During this time-out for commercial real estate investment and lending, market participants and watchers are busy trying to make sense of the extent of covid-19’s impact on the sector. Here are four observations from the past week on what we think you need to know:
1. Loan distribution is difficult: In a 4 May market update, Conduit Real Estate said some banks and debt funds are still holding loans issued before the lockdown due to an inability to sell them on to the bond or institutional debt markets. The London-based real estate finance advisor described “a fair amount of indigestion on investment banks’ books, particularly in the French market”. It added that some banks are contemplating enlarging their balance sheets for the time being to house these loans. The longer this indigestion in the syndication market persists, the less scope some lenders will have to underwrite large financings.
2. Up to a fifth could be wiped off values: Investment manager DWS, which is also a debt provider, said in a 5 May paper that it expects significant declines in rental income across the market in 2020, albeit less severe than those experienced during the global financial crisis. On average, it forecasts falls of 6 percent for prime offices, 5 percent for logistics and 4 percent for residential. Most starkly, it expects retail to fall by 12 percent. Lenders will grimace at DWS’s expectations for prime capital values: a 10-20 percent fall this year, with offices and retail towards the top end of the scale as they experience major price corrections. DWS added that the spread of lending terms between property types was likely to grow. Compared with offices and logistics, where the cost of borrowing has been stable, senior retail loan margins were already on the rise before the covid-19 outbreak and DWS predicts a further significant widening of the gap.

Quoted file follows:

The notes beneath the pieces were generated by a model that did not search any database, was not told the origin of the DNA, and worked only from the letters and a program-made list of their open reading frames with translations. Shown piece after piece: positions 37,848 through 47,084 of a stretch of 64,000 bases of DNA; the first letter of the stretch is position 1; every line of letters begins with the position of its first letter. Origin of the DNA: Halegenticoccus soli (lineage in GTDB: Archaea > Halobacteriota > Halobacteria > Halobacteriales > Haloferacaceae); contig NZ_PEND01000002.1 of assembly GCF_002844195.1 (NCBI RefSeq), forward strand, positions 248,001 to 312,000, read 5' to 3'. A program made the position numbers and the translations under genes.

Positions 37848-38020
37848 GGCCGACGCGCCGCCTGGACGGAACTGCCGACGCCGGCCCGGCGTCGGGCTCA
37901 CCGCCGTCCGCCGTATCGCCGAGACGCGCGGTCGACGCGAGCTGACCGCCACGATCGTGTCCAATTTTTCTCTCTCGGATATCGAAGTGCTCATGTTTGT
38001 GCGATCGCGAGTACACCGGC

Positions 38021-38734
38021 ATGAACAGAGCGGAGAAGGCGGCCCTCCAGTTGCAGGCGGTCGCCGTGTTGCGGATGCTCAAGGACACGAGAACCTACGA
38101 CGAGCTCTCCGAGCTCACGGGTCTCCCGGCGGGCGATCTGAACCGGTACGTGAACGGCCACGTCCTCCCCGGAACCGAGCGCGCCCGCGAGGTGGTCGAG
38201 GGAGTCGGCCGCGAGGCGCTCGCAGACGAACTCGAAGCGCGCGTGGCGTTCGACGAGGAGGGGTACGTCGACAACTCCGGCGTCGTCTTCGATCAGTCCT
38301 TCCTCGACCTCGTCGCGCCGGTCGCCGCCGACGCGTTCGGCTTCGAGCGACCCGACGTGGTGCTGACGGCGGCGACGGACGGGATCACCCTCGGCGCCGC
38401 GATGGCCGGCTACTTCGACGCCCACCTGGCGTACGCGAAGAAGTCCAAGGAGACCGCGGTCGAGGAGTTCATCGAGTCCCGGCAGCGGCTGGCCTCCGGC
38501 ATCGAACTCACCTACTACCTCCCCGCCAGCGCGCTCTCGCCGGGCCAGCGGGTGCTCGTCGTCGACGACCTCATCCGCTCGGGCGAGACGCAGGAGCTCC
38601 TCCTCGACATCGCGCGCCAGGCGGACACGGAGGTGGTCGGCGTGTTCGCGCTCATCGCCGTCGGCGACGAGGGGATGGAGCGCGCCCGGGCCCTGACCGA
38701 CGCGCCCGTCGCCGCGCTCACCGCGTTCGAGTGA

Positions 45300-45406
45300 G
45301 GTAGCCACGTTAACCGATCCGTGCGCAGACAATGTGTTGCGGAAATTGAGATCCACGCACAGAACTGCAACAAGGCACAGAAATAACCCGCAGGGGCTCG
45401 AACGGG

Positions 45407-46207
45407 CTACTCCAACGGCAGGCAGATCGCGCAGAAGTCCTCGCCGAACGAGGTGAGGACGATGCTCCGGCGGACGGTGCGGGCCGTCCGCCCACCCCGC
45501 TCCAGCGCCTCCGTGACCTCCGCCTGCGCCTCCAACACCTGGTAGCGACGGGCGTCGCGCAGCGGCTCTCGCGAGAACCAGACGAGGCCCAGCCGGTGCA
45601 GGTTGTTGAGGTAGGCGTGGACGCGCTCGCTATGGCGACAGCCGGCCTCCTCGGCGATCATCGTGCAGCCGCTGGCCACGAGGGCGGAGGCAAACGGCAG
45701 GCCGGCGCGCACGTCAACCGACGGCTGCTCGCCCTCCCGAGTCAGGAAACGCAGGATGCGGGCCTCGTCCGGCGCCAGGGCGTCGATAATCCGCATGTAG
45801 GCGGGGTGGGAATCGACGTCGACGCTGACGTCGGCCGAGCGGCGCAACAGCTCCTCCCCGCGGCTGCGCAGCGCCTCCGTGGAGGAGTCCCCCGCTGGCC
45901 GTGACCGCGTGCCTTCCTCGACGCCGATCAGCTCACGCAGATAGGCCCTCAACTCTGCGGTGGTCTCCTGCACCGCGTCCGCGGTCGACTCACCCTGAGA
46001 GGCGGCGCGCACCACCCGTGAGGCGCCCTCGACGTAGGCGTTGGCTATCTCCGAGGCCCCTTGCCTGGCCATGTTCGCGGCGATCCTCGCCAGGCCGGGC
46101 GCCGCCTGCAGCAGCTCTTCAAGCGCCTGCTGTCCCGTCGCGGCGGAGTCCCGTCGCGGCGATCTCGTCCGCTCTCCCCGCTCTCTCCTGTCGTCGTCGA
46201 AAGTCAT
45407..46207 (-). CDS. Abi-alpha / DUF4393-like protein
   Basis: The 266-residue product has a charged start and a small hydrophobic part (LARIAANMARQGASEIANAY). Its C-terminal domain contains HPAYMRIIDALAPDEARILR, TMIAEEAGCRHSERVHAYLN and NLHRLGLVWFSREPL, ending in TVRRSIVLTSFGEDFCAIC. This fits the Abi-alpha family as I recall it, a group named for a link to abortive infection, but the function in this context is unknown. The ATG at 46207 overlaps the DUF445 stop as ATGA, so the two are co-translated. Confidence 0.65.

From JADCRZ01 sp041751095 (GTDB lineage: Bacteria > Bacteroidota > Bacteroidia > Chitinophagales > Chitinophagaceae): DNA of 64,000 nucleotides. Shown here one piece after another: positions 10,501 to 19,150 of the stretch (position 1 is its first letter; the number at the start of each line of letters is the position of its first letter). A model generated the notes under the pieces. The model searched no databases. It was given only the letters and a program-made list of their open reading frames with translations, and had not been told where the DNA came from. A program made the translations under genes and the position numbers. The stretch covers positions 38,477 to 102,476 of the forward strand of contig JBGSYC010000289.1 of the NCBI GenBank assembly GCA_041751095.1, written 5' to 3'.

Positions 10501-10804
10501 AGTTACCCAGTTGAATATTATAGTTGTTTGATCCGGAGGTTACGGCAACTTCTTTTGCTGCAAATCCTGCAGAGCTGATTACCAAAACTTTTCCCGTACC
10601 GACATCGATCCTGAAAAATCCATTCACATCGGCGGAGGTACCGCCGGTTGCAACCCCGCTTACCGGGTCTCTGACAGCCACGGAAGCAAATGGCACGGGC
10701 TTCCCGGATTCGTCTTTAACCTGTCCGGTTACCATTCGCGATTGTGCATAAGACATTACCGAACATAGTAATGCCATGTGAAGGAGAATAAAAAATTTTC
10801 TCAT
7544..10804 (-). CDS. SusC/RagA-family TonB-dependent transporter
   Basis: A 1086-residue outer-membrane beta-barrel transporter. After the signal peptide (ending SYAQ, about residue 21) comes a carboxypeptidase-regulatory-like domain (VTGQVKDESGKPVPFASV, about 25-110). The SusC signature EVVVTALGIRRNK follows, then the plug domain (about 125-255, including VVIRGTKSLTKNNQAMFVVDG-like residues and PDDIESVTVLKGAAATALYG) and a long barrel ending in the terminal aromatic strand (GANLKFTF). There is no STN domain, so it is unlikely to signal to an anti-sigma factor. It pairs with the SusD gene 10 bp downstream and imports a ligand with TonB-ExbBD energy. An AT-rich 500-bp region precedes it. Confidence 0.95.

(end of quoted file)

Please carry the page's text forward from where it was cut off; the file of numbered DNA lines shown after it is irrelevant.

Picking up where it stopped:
3. European CMBS remains liquid: Commercial mortgage-backed securities make up only a slither of overall European property financing and do not necessarily represent the state of the wider market. However, debt market specialists can take some solace in rating agency S&P’s report on 6 May that there has been no interest shortfall or draw on liquidity facilities across any of the CMBS transactions the firm rates in Europe. In the wake of the financial crisis, CMBS workouts were a painful process for many stakeholders. Market participants will be keen to avoid a repeat.
4. Volatility in spreads expected to be short-lived: In a 30 April report, asset manager AEW said recent projections suggest central banks’ coronavirus-related quantitative easing measures will result in continued low yields on government bonds. Meanwhile, real estate excess spreads to high-yield corporate bonds turned negative, as investors priced risk more carefully. However, AEW argued that they remained well below the levels seen during the financial crisis and the 2011 eurozone crisis, and were likely to normalise as central bank asset purchasing fully expands into high-yield bonds. On a relative basis, real estate is expected to continue to look like good value for investors.
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